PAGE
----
Astroslugs, the first offering from indie developer Bit Barons, is a simple little spatial-reasoning puzzler. Despite its lack of complexity, this well-polished gem is perfect for those small chunks of time that just won't fit a meatier game or task.
There is a tiny bit of background to Astroslugs, with players taking on the role of a slightly evil race of alien gastropods, full of ambition but lacking the resources necessary for galactic domination. Fortunately, a vast power supply is available in the form of slugballs, artifacts that need to be slimed together in particular patterns before their power can be harnessed.
Gathering this slugball energy is the heart of the game. Each puzzle begins with a grid-like layout of slugballs and a specific series of shapes which must be drawn upon them. Using a simple drag-and-draw mechanic, each shape must be traced on the layout so that each slugball is incorporated into one (and only one) pattern, and only the correct combination of patterns are used. As each shape can be traced onto the board in any orientation, and more complex shapes can be interwoven with other shapes, Astroslugs quickly becomes a spatial brain-burner. However, as there is no time limit nor any penalty for wrong moves, Astroslugs never becomes a nail-biter.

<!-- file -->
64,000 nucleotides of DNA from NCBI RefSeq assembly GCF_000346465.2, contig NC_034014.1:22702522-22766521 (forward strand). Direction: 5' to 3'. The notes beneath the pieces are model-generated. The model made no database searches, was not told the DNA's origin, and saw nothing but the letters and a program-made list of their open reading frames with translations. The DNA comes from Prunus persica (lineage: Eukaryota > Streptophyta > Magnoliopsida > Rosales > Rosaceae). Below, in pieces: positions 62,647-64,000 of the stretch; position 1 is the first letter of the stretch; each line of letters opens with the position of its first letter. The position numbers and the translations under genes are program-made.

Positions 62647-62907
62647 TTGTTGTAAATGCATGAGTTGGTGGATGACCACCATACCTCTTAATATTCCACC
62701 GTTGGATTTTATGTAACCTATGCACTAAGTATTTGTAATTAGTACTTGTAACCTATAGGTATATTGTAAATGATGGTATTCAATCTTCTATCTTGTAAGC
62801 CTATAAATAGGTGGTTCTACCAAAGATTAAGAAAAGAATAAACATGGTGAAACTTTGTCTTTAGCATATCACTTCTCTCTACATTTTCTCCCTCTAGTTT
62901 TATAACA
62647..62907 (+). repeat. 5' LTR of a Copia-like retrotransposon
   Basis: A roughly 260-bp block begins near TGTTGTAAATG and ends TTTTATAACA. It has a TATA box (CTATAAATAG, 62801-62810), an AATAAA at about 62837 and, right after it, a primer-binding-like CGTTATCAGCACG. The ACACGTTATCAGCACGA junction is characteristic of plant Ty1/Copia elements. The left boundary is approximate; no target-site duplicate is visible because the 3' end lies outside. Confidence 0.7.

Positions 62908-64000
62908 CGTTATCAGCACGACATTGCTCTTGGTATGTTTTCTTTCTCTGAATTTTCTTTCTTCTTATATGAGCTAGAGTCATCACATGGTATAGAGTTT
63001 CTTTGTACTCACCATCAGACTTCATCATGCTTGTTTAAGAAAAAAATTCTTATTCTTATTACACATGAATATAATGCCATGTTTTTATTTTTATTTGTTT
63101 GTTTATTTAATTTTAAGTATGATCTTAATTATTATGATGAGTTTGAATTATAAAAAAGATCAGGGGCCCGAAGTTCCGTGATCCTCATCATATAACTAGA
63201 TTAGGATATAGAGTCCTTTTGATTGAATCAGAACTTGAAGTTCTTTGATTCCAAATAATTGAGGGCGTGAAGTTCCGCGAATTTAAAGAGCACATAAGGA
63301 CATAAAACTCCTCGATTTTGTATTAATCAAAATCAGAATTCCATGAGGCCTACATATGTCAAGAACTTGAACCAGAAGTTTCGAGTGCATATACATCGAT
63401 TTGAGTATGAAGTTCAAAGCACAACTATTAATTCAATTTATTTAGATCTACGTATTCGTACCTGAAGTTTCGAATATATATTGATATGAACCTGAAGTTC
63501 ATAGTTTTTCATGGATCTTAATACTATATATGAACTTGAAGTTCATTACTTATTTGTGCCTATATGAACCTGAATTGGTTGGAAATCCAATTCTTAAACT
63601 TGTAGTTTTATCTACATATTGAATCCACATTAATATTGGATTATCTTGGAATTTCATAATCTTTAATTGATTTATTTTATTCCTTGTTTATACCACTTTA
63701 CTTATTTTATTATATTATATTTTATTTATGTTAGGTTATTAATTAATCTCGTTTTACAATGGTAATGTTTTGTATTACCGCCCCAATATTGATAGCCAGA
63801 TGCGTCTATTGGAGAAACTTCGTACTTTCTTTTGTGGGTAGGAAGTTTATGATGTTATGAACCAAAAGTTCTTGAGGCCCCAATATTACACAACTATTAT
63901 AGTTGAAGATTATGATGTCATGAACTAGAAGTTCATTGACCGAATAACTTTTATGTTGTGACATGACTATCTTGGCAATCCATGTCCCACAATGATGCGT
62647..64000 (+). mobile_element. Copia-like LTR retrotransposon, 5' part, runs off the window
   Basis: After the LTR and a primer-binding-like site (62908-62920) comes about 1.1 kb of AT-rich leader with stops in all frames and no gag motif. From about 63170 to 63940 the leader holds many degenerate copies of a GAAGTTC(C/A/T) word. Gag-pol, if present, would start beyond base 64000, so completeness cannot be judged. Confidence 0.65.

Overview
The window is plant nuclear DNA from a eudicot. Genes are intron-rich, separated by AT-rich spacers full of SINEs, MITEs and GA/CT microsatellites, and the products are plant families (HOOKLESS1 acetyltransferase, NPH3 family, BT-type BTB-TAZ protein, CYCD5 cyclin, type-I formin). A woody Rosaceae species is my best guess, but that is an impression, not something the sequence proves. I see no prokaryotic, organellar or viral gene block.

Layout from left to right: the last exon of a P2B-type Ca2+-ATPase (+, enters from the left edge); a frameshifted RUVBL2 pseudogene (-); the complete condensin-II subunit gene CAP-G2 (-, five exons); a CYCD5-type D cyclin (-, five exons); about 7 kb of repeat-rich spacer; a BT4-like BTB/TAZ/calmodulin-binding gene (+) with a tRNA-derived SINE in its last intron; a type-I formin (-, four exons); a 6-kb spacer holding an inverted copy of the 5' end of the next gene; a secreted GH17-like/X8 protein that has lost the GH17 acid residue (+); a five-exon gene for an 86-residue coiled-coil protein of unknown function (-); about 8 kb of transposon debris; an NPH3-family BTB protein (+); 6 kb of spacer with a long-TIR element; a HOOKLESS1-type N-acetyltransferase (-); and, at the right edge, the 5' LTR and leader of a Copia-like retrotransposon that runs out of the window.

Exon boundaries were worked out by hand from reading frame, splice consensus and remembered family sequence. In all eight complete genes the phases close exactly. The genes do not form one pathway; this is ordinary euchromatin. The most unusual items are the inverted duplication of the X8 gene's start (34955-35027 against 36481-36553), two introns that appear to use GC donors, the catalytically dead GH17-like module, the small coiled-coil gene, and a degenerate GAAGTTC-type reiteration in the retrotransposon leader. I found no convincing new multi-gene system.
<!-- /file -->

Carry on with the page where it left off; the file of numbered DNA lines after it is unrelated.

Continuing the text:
With bright, quirky graphics and a clean interface, Astroslugs is a pleasure to play. The various boards are simple to navigate, and the short tutorial levels will have players solving puzzles in mere minutes. With only one basic command, tracing slugballs, players of all skill levels should have no problems jumping right into the action.
As much as I enjoyed Astroslugs, I found it was not a game I could play for long stretches at a time. I ended up treating it as I would a daily crossword or sudoku--I'd hop in for a puzzle or two, burn off a pleasant ten-or-so minutes, and then wander to something else. This is in no way a bad thing--there are many times in my day where I only have a few minutes to kill, and casual puzzlers such as Astroslugs fit that niche very well.
Some folks may have a problem with the lack of variety present in Astroslugs. But for varying degrees of complexity, there is no functional difference between the first puzzle and the last. There are no power-ups, no special abilities, and no game-altering conditional changes from puzzle to puzzle. I never found myself longing for these things, but other players may not get the same mileage.
Since the puzzles in Astroslugs are, essentially, just increasingly-difficult variations on a theme, players would do well to check out the demo at www.astroslugs.com before taking the monetary plunge into this charming brain-burner. As for me, I found Astroslugs to be a pleasant, low-pressure (although sometimes quite tricky) way to fill those odds-and-ends bit of free time throughout my day.
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